It was the forty-sixth over in which Waugh surpassed Gilchrist's previous Australian one-day international (ODI) best of 154 - made against Sri Lanka at this ground in the 1998-99 season. So tame was the bowling arraigned against him by that stage that, for a short time thereafter, even the all time record of 194 (compiled by Pakistan's Saeed Anwar against India in 1996-97) appeared under threat. It was not until Lara held a catch at long on in the forty-ninth over - after Waugh had backed away to leg and tried to blast a Samuels (3/71 from ten overs) delivery high over the leg side field - that that possibility was finally ruled out.

As it was, Waugh still plundered the ninth highest individual hand in ODI history; Australia hammered its way to the largest ever ODI total at the Melbourne Cricket Ground; and, the home team also registered the country's second highest total of all time in ODIs. It was also the highest ever ODI tally in Australia. There were probably even more records that fell by the wayside. But to quote them would only reinforce the bleeding obvious about West Indies' relative ineptitude.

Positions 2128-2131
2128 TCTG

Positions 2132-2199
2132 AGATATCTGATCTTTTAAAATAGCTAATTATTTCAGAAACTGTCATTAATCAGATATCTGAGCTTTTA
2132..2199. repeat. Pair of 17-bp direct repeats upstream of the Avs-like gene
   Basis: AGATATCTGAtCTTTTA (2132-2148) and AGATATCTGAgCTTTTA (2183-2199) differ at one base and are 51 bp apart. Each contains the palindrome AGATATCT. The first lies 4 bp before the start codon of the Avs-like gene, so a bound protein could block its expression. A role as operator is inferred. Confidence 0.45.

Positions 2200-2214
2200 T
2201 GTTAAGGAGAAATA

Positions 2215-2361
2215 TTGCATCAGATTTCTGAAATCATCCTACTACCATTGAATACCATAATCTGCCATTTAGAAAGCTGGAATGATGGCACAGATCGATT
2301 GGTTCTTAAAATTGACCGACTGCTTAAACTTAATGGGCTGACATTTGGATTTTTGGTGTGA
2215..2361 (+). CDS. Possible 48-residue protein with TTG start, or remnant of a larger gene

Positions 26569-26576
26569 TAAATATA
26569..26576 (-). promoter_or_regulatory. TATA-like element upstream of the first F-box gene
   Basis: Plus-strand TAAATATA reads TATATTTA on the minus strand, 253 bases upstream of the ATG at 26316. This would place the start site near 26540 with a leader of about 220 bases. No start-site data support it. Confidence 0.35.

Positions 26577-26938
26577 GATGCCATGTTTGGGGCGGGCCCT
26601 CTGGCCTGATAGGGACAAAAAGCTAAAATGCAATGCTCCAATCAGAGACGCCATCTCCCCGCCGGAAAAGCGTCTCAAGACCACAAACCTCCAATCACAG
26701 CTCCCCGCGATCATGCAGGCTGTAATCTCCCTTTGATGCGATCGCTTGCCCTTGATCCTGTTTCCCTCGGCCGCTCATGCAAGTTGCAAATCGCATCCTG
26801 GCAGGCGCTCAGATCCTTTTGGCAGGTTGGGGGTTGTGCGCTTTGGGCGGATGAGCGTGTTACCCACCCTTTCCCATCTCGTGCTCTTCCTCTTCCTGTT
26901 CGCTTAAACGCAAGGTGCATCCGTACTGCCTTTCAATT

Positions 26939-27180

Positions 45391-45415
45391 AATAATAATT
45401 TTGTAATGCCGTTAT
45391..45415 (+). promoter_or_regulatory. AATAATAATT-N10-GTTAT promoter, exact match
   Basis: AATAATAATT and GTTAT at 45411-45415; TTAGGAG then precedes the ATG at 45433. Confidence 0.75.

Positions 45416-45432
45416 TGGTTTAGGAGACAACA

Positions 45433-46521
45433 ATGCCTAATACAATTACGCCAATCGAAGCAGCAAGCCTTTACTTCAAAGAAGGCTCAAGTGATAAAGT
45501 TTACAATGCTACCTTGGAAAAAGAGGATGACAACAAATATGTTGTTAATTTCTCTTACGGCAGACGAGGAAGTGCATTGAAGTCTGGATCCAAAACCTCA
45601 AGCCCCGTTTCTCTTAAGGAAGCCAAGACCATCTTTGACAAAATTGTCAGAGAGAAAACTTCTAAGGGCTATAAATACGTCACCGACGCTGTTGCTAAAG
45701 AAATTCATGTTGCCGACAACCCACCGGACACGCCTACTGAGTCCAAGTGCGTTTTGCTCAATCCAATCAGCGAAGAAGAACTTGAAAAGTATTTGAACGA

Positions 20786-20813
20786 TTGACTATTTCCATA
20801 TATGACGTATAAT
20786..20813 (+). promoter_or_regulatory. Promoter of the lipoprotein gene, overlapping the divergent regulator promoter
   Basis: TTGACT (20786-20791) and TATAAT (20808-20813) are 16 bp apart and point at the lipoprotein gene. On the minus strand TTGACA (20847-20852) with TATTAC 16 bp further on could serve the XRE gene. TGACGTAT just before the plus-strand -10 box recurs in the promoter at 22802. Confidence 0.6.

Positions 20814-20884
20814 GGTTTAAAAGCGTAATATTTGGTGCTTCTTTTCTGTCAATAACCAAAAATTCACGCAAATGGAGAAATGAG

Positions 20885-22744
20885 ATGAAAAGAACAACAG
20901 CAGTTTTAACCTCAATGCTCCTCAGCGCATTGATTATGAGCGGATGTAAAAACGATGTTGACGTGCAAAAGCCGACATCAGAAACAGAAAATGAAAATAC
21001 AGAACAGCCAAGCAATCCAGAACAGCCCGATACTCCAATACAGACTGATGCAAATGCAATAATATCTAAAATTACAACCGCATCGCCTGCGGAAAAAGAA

It wasn't quite the kind of climax that another sizeable crowd deserved. Then again, maybe it was exactly the kind of finish that this season demanded.

Through this summer, Australia has extended its run of consecutive Test match victories to an astonishing fifteen. It has failed to lose a single one-day international and has prolonged another amazing winning streak that has seen it triumphant in all but one of the twenty-six encounters that it has contested in the Carlton Series over the course of the last three years. Most strikingly of all, it has won most of these games with an ease bordering on the ridiculous.

Today's match, while bringing with it slightly more glory than usual for the victor and a closer margin than normal, was about as inglorious again for the vanquished.